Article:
iTMS Downloads Now Tracked By SoundScan

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From now on all purchases made on the iTunes Music Store and other similar services will be tracked on a new Billboard chart. According to a Reuters article, Nielsen Soundscan has added online music sales to itis "nontraditional" category. This news comes as download services like the iTMS have been picking up steam and finally becoming a larger part of music distribution for the record companies. From the article:

"Iim glad theyire starting it now," says Jim Urie, president of Universal Music & Video Distribution. "Having data to look back on and look at how youire doing this year vs. last year and how the different things that youire trying to do work and affect the market is good. Itis better to have that sooner than later."

"Itis only appropriate that [they] track all streams of music sales," adds Phil Quartararo, executive VP of EMI Music Marketing. It "further legitimizes the digital download format as a viable business model."

Sales data initially will come from the digital-music services run by Apple Computer, Liquid Audio, MusicNet, RealNetworks and Roxio. Streams and other non-permanent digital-music sales will not be included.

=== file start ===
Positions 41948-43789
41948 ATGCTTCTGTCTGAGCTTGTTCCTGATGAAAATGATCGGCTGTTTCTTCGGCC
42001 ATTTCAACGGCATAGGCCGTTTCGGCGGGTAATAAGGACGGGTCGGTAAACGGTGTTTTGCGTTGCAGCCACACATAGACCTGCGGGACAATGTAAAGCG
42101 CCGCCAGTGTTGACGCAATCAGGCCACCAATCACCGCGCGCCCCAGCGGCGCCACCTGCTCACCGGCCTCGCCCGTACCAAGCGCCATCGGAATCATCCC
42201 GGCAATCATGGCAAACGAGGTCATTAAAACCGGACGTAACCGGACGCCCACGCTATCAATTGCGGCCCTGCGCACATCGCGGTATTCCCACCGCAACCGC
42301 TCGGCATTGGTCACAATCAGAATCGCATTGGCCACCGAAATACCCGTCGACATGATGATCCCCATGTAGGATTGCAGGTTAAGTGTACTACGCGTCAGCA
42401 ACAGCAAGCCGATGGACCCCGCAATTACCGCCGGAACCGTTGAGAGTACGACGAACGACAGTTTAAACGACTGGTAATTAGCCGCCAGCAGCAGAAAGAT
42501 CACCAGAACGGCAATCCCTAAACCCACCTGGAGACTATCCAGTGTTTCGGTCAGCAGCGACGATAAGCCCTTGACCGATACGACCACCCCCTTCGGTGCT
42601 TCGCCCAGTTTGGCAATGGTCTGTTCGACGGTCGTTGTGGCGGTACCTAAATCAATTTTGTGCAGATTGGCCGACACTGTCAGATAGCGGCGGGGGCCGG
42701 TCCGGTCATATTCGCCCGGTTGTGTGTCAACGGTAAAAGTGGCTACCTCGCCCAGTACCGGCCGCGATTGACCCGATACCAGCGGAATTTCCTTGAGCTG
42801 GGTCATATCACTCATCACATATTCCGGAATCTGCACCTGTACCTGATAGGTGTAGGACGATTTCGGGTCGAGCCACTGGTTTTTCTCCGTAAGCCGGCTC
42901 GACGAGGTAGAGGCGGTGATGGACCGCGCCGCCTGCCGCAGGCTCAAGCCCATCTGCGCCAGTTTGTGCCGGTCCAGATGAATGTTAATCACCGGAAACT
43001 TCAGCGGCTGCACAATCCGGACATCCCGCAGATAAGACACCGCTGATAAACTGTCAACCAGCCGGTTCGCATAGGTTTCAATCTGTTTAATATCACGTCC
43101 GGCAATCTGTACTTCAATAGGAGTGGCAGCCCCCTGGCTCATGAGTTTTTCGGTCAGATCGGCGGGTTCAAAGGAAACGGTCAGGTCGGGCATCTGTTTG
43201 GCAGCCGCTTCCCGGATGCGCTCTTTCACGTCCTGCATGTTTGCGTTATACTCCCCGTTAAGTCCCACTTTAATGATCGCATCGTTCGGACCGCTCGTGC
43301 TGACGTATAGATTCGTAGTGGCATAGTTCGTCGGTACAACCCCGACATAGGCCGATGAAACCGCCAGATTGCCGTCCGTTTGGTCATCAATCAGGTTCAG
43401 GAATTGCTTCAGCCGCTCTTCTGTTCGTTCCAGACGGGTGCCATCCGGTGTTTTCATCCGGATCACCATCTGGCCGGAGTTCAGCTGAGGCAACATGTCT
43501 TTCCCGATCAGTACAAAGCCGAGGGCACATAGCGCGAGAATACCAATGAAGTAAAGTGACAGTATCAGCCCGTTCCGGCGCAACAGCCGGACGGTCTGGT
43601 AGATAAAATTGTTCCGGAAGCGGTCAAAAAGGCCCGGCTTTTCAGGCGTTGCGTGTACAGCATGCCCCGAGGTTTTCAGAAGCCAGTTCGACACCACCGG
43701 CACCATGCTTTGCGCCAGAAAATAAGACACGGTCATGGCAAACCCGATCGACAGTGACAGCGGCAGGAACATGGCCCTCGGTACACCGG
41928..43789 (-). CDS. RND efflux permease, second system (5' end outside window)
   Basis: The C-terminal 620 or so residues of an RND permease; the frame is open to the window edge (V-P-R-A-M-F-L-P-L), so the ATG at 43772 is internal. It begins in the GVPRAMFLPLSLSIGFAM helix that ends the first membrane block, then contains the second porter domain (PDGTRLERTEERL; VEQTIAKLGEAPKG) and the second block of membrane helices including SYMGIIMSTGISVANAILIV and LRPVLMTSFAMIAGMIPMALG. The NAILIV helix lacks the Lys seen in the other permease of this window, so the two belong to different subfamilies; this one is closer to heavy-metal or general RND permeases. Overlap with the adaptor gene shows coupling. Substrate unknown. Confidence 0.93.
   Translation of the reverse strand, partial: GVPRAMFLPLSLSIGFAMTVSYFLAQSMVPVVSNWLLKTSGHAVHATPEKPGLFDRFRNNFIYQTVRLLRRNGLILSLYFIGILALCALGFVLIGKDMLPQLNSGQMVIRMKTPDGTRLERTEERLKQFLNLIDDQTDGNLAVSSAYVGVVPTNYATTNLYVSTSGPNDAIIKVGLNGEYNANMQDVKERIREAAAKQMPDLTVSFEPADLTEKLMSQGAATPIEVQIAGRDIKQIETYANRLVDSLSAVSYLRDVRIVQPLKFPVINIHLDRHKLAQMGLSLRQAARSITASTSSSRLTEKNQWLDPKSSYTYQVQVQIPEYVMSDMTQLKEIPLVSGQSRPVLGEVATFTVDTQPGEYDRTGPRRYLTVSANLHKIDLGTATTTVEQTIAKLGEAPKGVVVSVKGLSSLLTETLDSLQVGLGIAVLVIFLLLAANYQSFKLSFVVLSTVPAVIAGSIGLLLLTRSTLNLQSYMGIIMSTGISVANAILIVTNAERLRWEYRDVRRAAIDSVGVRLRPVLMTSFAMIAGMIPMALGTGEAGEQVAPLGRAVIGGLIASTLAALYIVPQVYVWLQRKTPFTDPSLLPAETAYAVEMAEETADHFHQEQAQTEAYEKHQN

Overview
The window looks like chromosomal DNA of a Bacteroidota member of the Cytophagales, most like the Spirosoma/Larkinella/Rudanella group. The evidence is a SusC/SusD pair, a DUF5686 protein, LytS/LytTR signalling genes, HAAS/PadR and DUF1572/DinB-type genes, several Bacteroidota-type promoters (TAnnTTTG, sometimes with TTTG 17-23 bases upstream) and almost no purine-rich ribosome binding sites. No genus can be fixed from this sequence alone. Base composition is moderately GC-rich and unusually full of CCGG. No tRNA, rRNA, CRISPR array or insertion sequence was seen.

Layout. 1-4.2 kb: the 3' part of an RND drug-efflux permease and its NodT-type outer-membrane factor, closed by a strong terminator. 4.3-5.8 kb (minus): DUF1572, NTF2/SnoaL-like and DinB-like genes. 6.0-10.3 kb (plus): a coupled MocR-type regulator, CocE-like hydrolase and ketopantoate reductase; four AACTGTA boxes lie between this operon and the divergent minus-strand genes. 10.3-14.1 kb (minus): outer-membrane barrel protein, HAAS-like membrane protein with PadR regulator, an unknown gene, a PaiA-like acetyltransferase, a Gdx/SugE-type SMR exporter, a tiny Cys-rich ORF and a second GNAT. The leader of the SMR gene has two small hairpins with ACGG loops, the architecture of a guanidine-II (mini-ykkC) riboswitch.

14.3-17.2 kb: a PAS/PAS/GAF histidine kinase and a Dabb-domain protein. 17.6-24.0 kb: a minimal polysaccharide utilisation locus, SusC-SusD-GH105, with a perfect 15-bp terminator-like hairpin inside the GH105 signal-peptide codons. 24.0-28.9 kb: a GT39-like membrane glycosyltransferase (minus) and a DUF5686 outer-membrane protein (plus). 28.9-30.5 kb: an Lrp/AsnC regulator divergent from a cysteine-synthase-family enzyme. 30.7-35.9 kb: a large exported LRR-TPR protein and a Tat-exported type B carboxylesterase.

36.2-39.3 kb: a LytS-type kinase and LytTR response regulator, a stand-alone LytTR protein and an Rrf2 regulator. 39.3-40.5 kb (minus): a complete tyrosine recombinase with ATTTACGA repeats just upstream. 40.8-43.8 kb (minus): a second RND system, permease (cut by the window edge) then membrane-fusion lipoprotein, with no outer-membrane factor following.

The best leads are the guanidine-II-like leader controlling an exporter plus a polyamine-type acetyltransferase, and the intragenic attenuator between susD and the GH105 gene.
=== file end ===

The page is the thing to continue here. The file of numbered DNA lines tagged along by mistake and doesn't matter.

[...]

Speaking on the day of the SoundScan announcement, Urie said he had already assigned three employees to analyze the download data. He also said they were calculating market shares and "trying to draw some correlations between this and the physical world and what is driving some of the activity on the chart."

What might this announcement and the download music service push mean for the music industry in general? An article in Stereophile Magazine had this to say:

Some analysts believe that SoundScanis Internet tracking could ultimately alter the music industryis approach to launching new talents?such as debuting them with single songs rather than entire albums. In that sense, Internet music could bring the industry full circle, back to its original agenda of selling individual songs. As Internet users have known for years, debuting new artists on the Web would sharply reduce the costs of "breaking" them to the public.

More information can be found in the original Reuters article and in the Stereophile Magazine article.

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